The Way It Was – Max and Seth

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Editor’s note: This is another column in Bill Boyd’s new series, “The Way It Was,” about growing up in Marysville. Bill continues to work with the Union County Historical Society to obtain information for his stories. With Marysville and Union County celebrating Bicentennial anniversaries in 2019 and 2020, respectively, these articles help depict what life was like in those early years.
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Some time ago, I wrote a column about a boy named Max Biederman. He was a first grade classmate of mine in 1938. He sat right across the aisle from me, and we became friends.
Max was kind of a “class clown,” and he would do most anything to get a laugh. He was also a paste eater. When we worked on art projects, our teacher, Ms. Westlake, kept on her desk a jar of that white paste that first graders use. Max would scoop out some paste and take it back to his desk. He would use some of it on his art project, and then he would eat the rest.
I never knew whether Max did that because he liked the taste of paste, or maybe he was just trying to make us laugh. Either way, I don’t think paste eating among first-graders was terribly rare. I saw a couple of other kids try it now and then.
When I showed a draft of my column to our daughter-in-law, Laura, she told me about a boy named Seth, who was in her first grade class in Galion, Ohio, during the 1960s. Seth didn’t eat paste, but he did something that was even more rare. He ate crayons. I never knew any kids who ate crayons, but I suppose there could have been a few closet crayon eaters in my class.
Laura said it took some time to catch Seth in the act, and here’s how it happened:
You see, Seth had a problem with numbers. He could count OK, but doing addition or subtraction problems was quite a struggle for him. His teacher spent extra time with him, and every now and then she made Seth stay inside by himself during recess so he could work on a few math problems.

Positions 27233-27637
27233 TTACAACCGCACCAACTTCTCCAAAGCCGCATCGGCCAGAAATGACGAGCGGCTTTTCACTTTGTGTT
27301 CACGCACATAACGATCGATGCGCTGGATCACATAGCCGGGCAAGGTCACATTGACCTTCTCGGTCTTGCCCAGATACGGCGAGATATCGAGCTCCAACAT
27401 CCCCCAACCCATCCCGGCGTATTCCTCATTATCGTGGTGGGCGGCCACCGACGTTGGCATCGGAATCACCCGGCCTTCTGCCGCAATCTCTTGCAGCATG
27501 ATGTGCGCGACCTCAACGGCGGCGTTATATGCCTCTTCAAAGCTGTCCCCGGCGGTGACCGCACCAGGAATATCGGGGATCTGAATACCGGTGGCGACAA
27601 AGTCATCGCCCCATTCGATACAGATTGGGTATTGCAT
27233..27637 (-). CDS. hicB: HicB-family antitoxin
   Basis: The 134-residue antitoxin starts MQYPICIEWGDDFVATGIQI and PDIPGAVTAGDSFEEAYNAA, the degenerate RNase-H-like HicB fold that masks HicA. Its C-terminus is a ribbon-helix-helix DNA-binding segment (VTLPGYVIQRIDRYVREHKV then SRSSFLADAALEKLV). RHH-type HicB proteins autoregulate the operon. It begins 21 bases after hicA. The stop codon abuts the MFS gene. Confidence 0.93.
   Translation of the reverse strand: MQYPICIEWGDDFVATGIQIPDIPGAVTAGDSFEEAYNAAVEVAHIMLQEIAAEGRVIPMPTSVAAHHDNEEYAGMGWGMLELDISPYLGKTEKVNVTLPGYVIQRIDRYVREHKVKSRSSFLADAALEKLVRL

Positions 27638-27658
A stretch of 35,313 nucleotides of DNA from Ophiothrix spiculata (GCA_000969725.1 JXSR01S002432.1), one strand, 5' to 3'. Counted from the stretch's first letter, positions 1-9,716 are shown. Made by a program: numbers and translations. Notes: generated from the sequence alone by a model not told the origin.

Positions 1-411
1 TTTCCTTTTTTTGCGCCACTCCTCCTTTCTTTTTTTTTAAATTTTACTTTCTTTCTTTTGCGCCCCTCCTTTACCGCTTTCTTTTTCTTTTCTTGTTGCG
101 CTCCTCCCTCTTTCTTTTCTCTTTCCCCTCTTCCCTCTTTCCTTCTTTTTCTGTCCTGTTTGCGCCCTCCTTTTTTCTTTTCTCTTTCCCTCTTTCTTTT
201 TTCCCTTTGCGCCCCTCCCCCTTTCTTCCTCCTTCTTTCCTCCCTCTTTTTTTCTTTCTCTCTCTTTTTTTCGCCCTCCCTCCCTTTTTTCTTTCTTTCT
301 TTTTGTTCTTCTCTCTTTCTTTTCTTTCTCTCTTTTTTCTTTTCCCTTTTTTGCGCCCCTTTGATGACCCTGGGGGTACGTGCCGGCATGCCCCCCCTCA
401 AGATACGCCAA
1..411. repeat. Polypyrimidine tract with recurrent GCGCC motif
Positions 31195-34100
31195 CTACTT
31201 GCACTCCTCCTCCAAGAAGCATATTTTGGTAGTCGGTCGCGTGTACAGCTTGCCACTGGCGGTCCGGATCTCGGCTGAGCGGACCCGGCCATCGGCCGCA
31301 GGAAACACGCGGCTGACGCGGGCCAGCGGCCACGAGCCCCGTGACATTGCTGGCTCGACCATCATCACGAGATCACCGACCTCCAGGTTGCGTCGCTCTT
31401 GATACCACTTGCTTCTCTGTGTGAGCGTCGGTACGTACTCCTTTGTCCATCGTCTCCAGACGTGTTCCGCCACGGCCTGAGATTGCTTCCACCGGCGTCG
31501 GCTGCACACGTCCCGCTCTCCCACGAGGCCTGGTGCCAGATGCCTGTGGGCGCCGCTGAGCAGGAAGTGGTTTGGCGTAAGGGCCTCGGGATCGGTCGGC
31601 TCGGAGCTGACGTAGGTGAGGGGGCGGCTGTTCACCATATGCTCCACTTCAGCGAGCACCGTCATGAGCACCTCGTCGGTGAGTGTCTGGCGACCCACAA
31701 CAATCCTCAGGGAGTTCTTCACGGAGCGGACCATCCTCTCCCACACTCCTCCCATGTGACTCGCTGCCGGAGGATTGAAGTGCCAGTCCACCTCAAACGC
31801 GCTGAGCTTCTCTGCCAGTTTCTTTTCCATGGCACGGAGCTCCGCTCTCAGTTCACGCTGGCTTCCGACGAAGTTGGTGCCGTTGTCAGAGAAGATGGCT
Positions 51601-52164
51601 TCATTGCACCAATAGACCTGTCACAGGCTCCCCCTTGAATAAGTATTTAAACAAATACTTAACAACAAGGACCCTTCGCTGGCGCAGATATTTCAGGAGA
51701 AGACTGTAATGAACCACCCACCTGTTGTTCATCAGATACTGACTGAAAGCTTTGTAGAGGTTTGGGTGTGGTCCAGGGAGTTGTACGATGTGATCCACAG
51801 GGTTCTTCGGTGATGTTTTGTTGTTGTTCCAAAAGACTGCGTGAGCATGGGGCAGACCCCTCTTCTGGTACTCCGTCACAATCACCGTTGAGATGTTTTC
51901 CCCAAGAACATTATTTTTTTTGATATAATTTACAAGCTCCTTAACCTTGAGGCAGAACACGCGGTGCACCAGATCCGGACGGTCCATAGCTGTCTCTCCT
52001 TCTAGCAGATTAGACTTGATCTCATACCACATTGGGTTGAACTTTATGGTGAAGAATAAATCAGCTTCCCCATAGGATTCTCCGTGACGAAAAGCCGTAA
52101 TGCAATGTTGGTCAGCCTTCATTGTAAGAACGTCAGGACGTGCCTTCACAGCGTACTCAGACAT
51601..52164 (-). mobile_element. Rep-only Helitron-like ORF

On the days when Seth stayed inside by himself, it was not uncommon for a few kids to come back inside after recess and find that the black crayon was missing from their crayon box. No one could figure it out. Those crayons couldn’t just disappear into thin air.
Then one day, the teacher noticed Seth chewing on a black crayon in the middle of the day. She put two and two together, which made Seth a “person of interest” in the missing crayons caper. So the next day after recess, when a couple more kids reported missing black crayons, she called Seth up to her desk and asked him if he had taken those black crayons.
Seth swore up and down that he knew nothing about the missing black crayons. He said he was just trying to work on his math problems. But as he talked, the kids in the class started laughing. The teacher wondered what they were laughing about at first, but then she could see that Seth’s teeth were tinged with black, and there were tiny shards of black crayon between some of his front teeth. Seth’s secret was out of the bag for good.
Laura didn’t tell me any more about Seth. I don’t know if he received any kind of punishment, nor do I know if he was ever able to shake the “black crayon habit.” Perhaps the most puzzling thing of all, however, is why did Seth only eat black crayons? Was he hooked on licorice? But crayons don’t come in flavors. All crayons taste alike. Or do they? I don’t know. I have never eaten a crayon.
Those wishing to contact Bill Boyd can e-mail him at bill@davidwboyd.com



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